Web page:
By Lou Baldwin
Special to The CS&T

What are the odds, in this day and age, that in a family of three children, one would enter the convent and another the seminary?

Toni (McGuire) Preston knew her daughter Sarah was considering the convent and her son, Tim, was considering the priesthood and she was fine with that.

But the reality hit in August 2004. Tim, straight out of Cardinal O’Hara High School, went into St. Charles Borromeo Seminary. In September Sarah, a 2001 Archbishop Prendergast alumna who had just finished her sophomore year at Immaculata University, entered the Sisters, Servants of the Immaculate Heart.

“I cried until October,” Preston said.

After her first marriage broke up a decade earlier she raised the three children alone, and they had a strong bond. What made it most difficult was her oldest child, Jen, was living in Colorado.

“I had to get used to an empty nest. The first two months were the hardest,” said Preston, who has since, after an annulment of her previous marriage, remarried.

“I was sad that I was alone. I was scared for them. Were they sure they knew what they were doing? But I was delighted for them,” she said, remembering how she felt at the time. She loves her children equally, but Sarah was a special loss because she was her mother’s sounding board, her confidante, and she missed having someone to talk to.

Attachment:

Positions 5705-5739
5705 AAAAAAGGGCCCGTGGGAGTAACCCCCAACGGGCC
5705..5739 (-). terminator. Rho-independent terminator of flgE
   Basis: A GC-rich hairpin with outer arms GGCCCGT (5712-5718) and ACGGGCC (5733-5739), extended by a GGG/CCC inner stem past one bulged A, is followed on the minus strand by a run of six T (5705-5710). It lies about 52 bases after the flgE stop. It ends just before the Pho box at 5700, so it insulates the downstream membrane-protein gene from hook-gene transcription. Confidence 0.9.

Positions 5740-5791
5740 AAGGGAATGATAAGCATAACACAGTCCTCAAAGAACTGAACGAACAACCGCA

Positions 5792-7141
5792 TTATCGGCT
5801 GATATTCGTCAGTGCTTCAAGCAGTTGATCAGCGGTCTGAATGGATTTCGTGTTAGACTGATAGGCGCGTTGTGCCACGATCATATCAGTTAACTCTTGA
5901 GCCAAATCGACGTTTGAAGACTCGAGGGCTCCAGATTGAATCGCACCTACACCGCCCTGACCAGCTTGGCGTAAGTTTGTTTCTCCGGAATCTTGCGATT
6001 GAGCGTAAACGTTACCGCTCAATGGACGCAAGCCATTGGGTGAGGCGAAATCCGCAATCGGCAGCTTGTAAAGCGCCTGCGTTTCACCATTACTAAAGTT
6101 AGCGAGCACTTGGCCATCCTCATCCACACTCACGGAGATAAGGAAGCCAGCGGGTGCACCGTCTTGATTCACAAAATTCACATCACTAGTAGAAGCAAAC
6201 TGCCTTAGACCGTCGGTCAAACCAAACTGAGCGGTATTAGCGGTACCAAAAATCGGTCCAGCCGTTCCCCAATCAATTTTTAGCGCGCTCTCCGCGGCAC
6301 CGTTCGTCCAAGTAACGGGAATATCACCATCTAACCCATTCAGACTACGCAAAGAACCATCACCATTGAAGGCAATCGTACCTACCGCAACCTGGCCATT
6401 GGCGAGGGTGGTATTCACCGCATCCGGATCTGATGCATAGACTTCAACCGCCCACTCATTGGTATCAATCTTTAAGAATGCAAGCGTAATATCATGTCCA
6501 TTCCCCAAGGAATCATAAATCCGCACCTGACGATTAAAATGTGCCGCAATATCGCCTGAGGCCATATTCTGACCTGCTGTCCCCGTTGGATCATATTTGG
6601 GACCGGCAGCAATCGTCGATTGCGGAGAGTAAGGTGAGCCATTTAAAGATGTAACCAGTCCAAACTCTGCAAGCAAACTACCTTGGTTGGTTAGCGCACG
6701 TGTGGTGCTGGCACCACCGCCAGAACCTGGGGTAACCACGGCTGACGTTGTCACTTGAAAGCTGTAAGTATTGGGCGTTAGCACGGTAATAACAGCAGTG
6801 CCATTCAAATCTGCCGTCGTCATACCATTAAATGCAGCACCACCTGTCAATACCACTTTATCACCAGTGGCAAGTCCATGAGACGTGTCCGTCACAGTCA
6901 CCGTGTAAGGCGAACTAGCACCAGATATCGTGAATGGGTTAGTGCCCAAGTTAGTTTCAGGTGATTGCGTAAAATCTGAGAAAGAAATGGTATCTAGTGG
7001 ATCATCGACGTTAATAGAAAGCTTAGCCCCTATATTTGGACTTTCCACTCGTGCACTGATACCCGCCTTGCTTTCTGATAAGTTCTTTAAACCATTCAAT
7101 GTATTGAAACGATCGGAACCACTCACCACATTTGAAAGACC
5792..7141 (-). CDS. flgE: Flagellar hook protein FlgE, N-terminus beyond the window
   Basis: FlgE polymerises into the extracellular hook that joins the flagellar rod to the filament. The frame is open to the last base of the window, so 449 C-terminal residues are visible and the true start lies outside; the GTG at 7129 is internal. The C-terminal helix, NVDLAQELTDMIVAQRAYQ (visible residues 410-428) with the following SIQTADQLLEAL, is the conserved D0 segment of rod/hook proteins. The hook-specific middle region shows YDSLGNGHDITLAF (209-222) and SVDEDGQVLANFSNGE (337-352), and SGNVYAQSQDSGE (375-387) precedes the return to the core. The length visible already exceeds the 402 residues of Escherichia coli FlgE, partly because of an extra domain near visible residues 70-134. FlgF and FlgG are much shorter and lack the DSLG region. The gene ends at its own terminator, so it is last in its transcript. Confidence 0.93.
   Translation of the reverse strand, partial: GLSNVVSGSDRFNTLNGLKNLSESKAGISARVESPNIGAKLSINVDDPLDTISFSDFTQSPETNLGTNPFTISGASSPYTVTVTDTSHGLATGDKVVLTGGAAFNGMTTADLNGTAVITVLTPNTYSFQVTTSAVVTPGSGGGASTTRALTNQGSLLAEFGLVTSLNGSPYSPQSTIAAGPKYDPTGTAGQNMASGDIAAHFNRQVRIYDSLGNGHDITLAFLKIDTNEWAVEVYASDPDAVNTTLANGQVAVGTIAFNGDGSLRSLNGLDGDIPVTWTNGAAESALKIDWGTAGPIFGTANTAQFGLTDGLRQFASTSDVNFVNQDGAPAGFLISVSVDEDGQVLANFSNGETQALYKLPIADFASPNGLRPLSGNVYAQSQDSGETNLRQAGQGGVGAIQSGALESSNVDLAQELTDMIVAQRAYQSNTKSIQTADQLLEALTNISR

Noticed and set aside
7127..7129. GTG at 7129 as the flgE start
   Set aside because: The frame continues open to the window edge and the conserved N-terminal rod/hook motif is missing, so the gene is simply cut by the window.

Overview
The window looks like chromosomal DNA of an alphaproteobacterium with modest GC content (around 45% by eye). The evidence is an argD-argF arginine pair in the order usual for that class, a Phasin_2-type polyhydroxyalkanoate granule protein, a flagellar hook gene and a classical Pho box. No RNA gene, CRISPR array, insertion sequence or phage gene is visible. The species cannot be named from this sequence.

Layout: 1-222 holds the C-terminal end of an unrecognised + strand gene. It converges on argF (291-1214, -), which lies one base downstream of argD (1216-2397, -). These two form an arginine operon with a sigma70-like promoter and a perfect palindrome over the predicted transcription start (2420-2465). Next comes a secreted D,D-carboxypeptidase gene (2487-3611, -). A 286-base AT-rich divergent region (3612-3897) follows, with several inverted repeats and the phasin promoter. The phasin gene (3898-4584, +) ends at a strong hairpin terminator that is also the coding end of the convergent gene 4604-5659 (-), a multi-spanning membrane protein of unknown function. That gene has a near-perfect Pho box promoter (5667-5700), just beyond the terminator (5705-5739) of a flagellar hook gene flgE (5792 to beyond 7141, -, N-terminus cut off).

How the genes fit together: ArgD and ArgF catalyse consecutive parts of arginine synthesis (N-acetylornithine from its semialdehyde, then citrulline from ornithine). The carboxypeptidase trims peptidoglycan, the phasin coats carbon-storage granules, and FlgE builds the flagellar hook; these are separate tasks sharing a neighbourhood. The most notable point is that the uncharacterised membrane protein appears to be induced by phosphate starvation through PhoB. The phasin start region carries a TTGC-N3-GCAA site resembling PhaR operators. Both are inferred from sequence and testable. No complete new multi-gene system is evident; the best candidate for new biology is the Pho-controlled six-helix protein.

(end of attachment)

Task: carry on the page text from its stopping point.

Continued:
Most of the extended family were supportive of Sarah and Tim, but Jen was mortified; she thought they were making a mistake but has since come to terms with their choice.

What most amazes Preston is the number of other people who didn’t understand. “Why would you want them to do that?” she was asked.

It wasn’t a bolt out of the blue. Sarah and Tim had been altar servers at St. Philomena Parish, Lansdowne. Both had been active with CYO. Sarah sang in the choir, helped at the rectory. Tim was a member of the Archdiocesan Boy Choir and had gone on a number of discernment retreats at St. Charles.

Sarah seemed the most certain of the two.

“She always felt like she was going into religion and now she’s the happiest person I ever saw in my life,” Preston said.

Tim was undecided. “He told me in his junior year of high school he had decided,” his mother said.

He’d had an epiphany moment at an Our Lady Star of the Sea book fair in Cape May. As he was going over the books a sister came up to him and said, “Young man, you look like somebody who should be in the priesthood.” This shrewd observation from a perfect stranger seemed to be the sign he was looking for, his mother remembers.

Sarah, who is now Sister Sarah Ellen McGuire, I.H.M., teaches school in Falls Church, Va.

Tim, “God willing, will be ordained in two and a half years,” his mother said. And just a few months later his sister will make her final profession.

“He can be the celebrant at her Mass,” their mother said. “We are extremely proud.”

As for her advice for other parents of children considering religious life, “I would say encourage them, and in hard times encourage them more,” she said.

Lou Baldwin is a member of St. Leo Parish and a freelance writer.